I hope lots of young and young-at-heart people will come along and start to ask questions about their family histories, if only to see their elders as people and develop that loving bond with them. I hope the elders will feel loved and cared for too.

Relaxed Performance Measures: This show contains no major lighting effects and reduced sound.

“Family will always be there”…WON’T THEY?!? But what happens when they disapprove of you, die, or end with your generation? AWARD-WINNING non-binary performer Ren (of comedy “ZE”) grapples with their expectations and disappointments for biological kinship and identity through a fading grandmother, a hyper-religious mother, and a painful fertility disease. Themes feature inter-generational love, loss, and our cross-cultural capacity to bond. “touching, wry, powerful” – Independent Theatre Association. “?????” – FringeFeed

BLOOD RELATIVE, written and performed by Ren Lunicke (New Zealand/Canada/USA)
Zir Productions
Original Production directed by Stuart Devenie
Venue 7 St Andrew’s Kirk Hall (860 Courtney Street)
Tickets: Advance price: Regular $11/ St & Sr $9 + s/c  Door price: Regular $11/ St & Sr $9
Duration: 75 mins
Rating: PG 12+
Genre: Storytelling, theatre


24 August at 9:30pm
25 August at 2:15pm
26 August at 8:15pm
29 August at 8:15 pm
1 September at 6pm
2 September at 3:15pm

NOTE: All ticket holders 13 + must have a Fringe Button to use their ticket. A $1 surcharge applies per ticket (this fee directly supports the Victoria Fringe). Advance sales cut off 3 hours prior to show time. At door tickets go on sale at venue 1 hour prior to show time, cash only (half of all tickets are reserved for at door sales). Fringe Buttons can be purchased in advance at Fringe HQ, Ticket Rocket and at every venue. No latecomers, exchanges or refunds.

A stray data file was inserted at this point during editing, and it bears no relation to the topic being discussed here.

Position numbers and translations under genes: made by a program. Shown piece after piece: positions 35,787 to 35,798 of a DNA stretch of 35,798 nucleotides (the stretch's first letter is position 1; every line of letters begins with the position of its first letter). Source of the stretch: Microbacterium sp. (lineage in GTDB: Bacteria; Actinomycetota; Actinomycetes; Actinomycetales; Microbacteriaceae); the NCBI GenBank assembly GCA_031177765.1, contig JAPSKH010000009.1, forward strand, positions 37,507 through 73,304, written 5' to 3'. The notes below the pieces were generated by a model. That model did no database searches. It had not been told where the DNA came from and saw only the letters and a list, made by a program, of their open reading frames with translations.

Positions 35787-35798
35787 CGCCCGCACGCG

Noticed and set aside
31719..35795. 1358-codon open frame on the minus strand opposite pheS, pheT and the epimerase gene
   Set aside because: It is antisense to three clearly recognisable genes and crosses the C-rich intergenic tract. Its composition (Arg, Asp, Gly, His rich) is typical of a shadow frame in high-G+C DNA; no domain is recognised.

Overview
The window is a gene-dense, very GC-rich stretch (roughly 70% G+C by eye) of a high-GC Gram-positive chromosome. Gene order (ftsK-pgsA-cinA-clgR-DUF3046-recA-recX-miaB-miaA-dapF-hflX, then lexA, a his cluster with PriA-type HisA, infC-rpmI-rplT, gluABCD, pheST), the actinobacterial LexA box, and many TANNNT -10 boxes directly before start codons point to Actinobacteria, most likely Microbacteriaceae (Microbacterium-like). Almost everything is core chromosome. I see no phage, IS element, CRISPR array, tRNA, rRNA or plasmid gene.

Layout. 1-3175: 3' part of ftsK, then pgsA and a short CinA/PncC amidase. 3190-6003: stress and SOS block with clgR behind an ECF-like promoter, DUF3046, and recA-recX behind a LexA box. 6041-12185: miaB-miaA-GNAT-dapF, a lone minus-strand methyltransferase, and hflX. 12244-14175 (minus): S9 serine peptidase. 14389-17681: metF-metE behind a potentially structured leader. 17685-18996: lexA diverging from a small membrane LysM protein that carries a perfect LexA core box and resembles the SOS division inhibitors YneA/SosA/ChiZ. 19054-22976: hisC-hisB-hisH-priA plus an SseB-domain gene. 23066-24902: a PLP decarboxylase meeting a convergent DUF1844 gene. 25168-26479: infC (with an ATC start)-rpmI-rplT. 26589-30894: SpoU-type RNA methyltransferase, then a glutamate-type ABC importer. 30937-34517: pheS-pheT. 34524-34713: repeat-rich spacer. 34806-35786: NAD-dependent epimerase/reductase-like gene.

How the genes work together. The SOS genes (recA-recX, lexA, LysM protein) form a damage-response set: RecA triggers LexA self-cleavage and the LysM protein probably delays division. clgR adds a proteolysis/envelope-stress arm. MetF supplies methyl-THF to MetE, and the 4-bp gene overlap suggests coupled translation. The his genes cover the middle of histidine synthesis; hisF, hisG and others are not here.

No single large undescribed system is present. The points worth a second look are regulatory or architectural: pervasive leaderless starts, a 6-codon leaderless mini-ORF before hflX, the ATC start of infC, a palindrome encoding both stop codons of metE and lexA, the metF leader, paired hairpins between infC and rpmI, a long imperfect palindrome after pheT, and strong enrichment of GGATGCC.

About the artist/company

Zir Productions is the umbrella production company of international performance artist and writer Ren Lunicke. Originally based on the Ze/Zir gender neutral pronoun, Zir Productions mission is to produce works of storytelling, comedy, theatre, and live art that work to take audiences on an experience “beyond all binaries.”

Zir Productions will be touring the West Coast and Hawaii from August 15 – October 15 with their BELONGING TRILOGY. Three chronological autobiographical shows including:

  • BLOOD RELATIVE (about family identity)
  • “Ze”: queer as f*ck! (about community/chosen family identity)
  • I’m an Apache Attack Helicopter! (about belonging in society)

Please see the website for more details!


Zir Productions is the umbrella production company of international performance artist and writer Ren Lunicke. Originally based on the Ze/Zir gender neutral pronoun, Zir Productions mission is to produce works of storytelling, comedy, theatre, and live art that work to take audiences on an experience “beyond all binaries”.

Ren Lunicke is trans non-binary and uses ze/zir or they/them pronouns.

About @lacouvee